“If this had happened to anyone, even in my family, I wouldn’t have believed them,” she says.
On that night, Smith asked Stafford to stop off at her home to help with a sewing project. An owner of a local arts and crafts store, Stafford was known for her sewing abilities.
“I told her what my intentions were for the evening, but I went on and did it since I knew it would only take a few minutes.”
Another woman, Elaine Thomas, also happened to join them.
“I didn’t know them very well at all. I only knew Elaine because she was a neighbor, never around her very much. But they’d both come into the store every now and then,” says Stafford.
The women connected and had a good time talking. The next thing Stafford knew, it was late.
“I said I’ve got to call my sister, and I felt bad. But it’s getting late, see, and I’d rather not be out on those country roads so late, you know? So I just stayed, sat and talked to them for a while.”
After learning it was Stafford’s birthday, the women took her to the Redwood restaurant between Stanford and Lancaster for dinner, and the three had a nice time.
The scary part, though, started on the return home as they drove on Ky. 78, around the drive-in theater in Stanford, out in front of Joe Bishop’s farm. Stafford recalls the area vividly, describing how there used to be stone fences lining his driveway before they were torn down by vehicles.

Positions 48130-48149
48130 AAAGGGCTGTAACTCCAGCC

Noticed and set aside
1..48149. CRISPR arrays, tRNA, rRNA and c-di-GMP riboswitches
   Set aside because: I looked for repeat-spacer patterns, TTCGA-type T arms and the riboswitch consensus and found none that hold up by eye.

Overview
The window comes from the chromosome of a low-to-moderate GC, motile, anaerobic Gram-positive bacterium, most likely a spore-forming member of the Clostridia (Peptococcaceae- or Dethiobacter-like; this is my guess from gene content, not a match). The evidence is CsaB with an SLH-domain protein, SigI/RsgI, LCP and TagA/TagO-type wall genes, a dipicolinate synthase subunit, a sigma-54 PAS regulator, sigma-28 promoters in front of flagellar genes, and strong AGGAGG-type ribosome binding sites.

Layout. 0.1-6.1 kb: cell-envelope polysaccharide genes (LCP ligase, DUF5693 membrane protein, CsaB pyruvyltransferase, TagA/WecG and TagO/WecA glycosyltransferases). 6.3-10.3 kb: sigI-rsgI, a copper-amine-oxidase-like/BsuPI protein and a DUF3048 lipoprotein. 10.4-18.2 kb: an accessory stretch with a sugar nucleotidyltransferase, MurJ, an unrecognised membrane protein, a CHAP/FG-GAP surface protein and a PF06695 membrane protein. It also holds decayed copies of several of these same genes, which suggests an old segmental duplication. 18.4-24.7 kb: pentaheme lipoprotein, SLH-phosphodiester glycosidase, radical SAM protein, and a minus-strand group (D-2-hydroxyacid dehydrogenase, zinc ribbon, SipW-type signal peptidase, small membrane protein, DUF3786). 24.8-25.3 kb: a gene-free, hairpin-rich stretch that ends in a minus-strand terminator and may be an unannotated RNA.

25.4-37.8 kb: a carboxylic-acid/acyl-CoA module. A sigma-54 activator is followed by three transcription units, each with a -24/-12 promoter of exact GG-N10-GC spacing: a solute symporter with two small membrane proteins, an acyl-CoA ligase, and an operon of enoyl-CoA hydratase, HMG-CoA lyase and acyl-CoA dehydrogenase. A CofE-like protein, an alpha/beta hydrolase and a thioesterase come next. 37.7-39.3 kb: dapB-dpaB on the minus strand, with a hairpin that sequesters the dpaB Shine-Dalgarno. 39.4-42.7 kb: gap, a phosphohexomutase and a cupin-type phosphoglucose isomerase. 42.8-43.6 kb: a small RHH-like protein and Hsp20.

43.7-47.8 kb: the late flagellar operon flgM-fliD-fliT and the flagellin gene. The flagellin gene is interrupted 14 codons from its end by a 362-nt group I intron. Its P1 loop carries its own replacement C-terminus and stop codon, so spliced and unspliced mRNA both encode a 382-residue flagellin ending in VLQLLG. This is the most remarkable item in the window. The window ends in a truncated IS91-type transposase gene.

Stafford grabs a book from the coffee table: “Situation Red, The UFO Siege!” by Leonard H. Stringfield. The women’s abduction account is featured in the book by Stringfield, who also interviewed the women shortly before the news hit local publications and The National Enquirer.
The book tells of several other claims by residents in the area whom Stringfield interviewed. Some are not identified, such as “Mr. and Mrs. OT,” who lived several hundred yards away from the site of the incident and described an unusual light in the sky about 11:30 the same night. The object was traveling south and shaped like a light bulb with a steady, glowing neon light.
Stringfield, now deceased, wrote that as he continued to probe into the three-county area (Lincoln, Casey and Garrard), the steady flow of reports led to a continual list of residents claiming abnormal sightings at the same time that evening.
Randall Floyd lived in Morgan Manor near Stanford and was quoted as saying, “The whole neighborhood saw it.”
Other locals seeing the UFO were Mike Fitzpatrick, David Irvin and his parents. They all described seeing an object hovering over a manufacturing plant.
“We seen this light, and we thought it was a plane crashing in the distance,” Stafford says.
She told Smith, who was driving, to go closer. “I thought if we got up there, maybe we could help. That was my first thought.”
The object appeared to be at treetop level. “It was so huge, it was bizarre. You could look around you and that’s all you’d see — this craft. It’s like it took up most of the sky right above us. Two of this house would fit into it. It just stopped and hovered there.”
Stafford doesn’t recall her exact feelings.
“I guess I just — well, it took my breath. That’s all I could think of, was what I was looking at. It had red lights rotating around it, and it looked like the ship wasn’t moving, but the lights were rotating.”
She says the craft-like object went on like it was docking into something and just stopped.
“We were watching. That’s all we could do. It was pretty close, and I don’t recall exactly what happened with our car.”